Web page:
What Would a Humanist Do? Helping Those Who’ve Lost Income

Photo by Kelly Sikkema on Unsplash

Today we bring you our latest installment of “What Would a Humanist Do?”—offering multiple AHA staff opinions on reader questions. Because while humanists are committed to being good without a god, sometimes they need a little advice on how to pull it off.

Q: A family we’re close to is facing a very different pandemic situation than we are. My wife and I are both teleworking full-time, and our kids are managing remote learning. Our friends are self-employed, one as a hairstylist and the other doing massage therapy and nutrition consultation. Both have seen a drastic decline in work. How can we support them, and in the greater picture, how can people reading this support hourly workers, pay-for-service providers, and gig workers who are unable to work from home and don’t get paid sick leave?

—What Would a Humanist Do?


You and your family are very fortunate that you can do your jobs from home, likewise for your children continuing school remotely. According to the Bureau of Labor Statistics, only about 30 percent of people can work remotely as if they were still in the office.

As for being there for your neighbors, I would start small and unassuming. Bring them dinner or a loaf of bread you baked (if you’re anything like me trying to perfect that sourdough starter, you’ll want to share it with the world), or drop off some essential items you may have in surplus (canned goods, toilet paper, dried pasta, etc.). Since a face-to-face conversation probably isn’t smart for you or them, especially if they’re still meeting clients, leave a note and ask them to reach out if they need anything. People are prideful, and might be scared to make the first move if they’re hurting. That’s why, as a humanist, you should make that first move, and simply ask them to reach out if they need anything. No harm is done.

In the big picture, it’s important to be polite and courteous to those who are still working: grocery store clerks, food service workers, and postal workers are perhaps in higher demand since COVID-19 hit. If a delivery app allows you to tip, be generous to the person delivering your order. Consider leaving a care package for your postal worker to show you appreciate them. It’s not an easy time for most people, but you can offer compassion and kindness to those who don’t have the same luxury as you do.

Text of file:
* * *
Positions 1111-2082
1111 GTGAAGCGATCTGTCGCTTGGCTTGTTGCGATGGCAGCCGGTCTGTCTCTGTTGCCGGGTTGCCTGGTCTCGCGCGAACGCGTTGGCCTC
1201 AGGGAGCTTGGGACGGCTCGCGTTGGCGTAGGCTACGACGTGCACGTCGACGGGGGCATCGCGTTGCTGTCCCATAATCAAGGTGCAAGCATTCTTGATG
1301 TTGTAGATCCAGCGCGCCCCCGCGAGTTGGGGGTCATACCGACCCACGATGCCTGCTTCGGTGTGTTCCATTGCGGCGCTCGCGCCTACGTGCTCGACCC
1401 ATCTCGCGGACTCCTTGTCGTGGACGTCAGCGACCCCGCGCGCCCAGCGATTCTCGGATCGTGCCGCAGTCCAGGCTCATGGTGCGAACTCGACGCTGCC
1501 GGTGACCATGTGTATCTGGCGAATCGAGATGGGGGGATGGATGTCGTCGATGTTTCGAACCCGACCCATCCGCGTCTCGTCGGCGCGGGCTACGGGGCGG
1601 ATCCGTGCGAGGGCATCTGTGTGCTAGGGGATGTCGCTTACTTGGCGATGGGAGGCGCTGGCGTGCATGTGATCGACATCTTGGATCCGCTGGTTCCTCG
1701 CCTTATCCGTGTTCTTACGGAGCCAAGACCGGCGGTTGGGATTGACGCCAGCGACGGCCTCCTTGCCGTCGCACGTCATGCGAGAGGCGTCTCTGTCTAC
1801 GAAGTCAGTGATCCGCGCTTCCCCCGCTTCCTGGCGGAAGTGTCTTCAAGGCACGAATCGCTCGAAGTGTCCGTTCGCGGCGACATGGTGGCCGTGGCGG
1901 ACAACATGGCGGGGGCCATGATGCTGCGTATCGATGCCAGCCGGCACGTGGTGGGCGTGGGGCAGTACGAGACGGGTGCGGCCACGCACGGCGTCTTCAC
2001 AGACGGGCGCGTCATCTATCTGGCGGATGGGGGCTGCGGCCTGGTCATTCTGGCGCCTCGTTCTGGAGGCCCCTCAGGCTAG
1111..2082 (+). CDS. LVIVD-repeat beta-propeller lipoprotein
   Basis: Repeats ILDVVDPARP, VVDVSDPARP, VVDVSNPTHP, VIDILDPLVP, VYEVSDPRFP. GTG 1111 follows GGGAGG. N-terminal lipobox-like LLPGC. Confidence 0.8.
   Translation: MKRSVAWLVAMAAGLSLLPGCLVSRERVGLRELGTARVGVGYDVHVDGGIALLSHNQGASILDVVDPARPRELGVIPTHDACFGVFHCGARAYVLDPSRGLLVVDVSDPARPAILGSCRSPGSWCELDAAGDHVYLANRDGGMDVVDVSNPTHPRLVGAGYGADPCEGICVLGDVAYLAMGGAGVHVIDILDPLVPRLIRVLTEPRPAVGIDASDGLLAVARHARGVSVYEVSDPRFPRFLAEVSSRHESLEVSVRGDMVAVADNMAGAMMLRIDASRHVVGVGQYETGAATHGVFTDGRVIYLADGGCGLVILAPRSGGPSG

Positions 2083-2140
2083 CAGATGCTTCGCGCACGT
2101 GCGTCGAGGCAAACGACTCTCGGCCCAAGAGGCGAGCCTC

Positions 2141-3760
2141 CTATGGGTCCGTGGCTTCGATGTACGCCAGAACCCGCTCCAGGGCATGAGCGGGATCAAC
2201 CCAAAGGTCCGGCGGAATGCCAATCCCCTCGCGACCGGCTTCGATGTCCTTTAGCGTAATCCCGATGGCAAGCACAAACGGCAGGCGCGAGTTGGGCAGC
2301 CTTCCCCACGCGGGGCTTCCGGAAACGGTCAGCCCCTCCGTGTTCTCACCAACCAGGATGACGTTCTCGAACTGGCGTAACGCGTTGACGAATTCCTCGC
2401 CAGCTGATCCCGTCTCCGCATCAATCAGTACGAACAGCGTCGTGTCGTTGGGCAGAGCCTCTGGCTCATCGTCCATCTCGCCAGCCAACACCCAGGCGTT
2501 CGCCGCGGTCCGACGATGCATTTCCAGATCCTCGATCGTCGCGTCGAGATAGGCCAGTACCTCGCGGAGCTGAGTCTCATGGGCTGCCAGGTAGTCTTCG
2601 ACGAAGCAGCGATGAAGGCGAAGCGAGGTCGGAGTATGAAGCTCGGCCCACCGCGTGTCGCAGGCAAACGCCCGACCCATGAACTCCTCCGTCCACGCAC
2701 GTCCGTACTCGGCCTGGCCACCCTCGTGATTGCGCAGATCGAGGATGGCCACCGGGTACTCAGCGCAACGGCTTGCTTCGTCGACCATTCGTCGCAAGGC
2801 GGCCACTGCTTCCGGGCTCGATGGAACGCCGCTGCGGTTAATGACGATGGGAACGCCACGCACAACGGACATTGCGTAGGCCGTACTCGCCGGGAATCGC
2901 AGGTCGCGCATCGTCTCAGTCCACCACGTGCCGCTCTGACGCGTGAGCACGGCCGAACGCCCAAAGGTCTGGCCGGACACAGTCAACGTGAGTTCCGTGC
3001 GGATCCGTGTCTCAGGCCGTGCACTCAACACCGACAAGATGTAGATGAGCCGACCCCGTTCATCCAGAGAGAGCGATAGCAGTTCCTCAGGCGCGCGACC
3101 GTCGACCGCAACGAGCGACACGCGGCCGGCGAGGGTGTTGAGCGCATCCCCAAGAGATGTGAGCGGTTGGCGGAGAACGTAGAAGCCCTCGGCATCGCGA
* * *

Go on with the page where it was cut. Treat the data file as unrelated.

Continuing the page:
—Sam Gerard

There certainly is a stark difference in the quarantine experience of those who are lucky to just be bored at home (and employed) and those who are truly suffering the economic consequences of shutting the economy down. I myself have been struggling to reconcile continuing on as “normal” as possible while seeing devastating photos of thousands of people lining up their cars at food banks.

While the ultimate fix for all of this is going to come from doctors and economists, there are small things we can do now to help our neighbors in need:

  • Purchase gift certificates to hair salons, restaurants, or other local businesses you support. The immediate cash will help them right now, and you can redeem your purchase once things return to normal.
  • Exorbitantly raise the tips that you give to any delivery person who receives them.
  • If you’re in a comfortable financial position, offer to purchase groceries for your family or friends who find themselves struggling.
  • Do a quick search for GoFundMe pages or local shelters that are working to get aid quickly to those who need it.
  • Put pressure on your local, state, and federal representatives to pass more comprehensive wage, rent, and sick leave relief.

—Peter Bjork

Start by asking your friends how they’re doing and what support they need. Give them the opportunity to share and vent even if they’re uncomfortable directly asking for help. Listen for ways you can offer assistance based on what they say. For example, “I’m heading to the grocery store tomorrow, what can I get for you?” Or, “you mention you’re running low on toilet paper. I have plenty to share.” If you live near each other and are able to sit at a safe distance (preferably outside), invite them over for a meal or drink or bring the meal to them. If possible, make it a regular gathering.

Help them break down big stressors into manageable tasks like organizing bills and managing clients. Some professions are doing video consultations or tutorials for a fee from home. Maybe you can help them set up and publicize this option. You could also promote their services and recommend people use them once they reopen.

It’s also important to advocate for better economic protections for hourly, pay-for-service, and gig workers now and in preparation for future pandemics. There are many lessons the government and society can take away from our current situation to help us prevent or mitigate future catastrophes.

—Emily Newman

For humanist advice from multiple perspectives on all manner of situations, please send your question to wwhd@americanhumanist.com.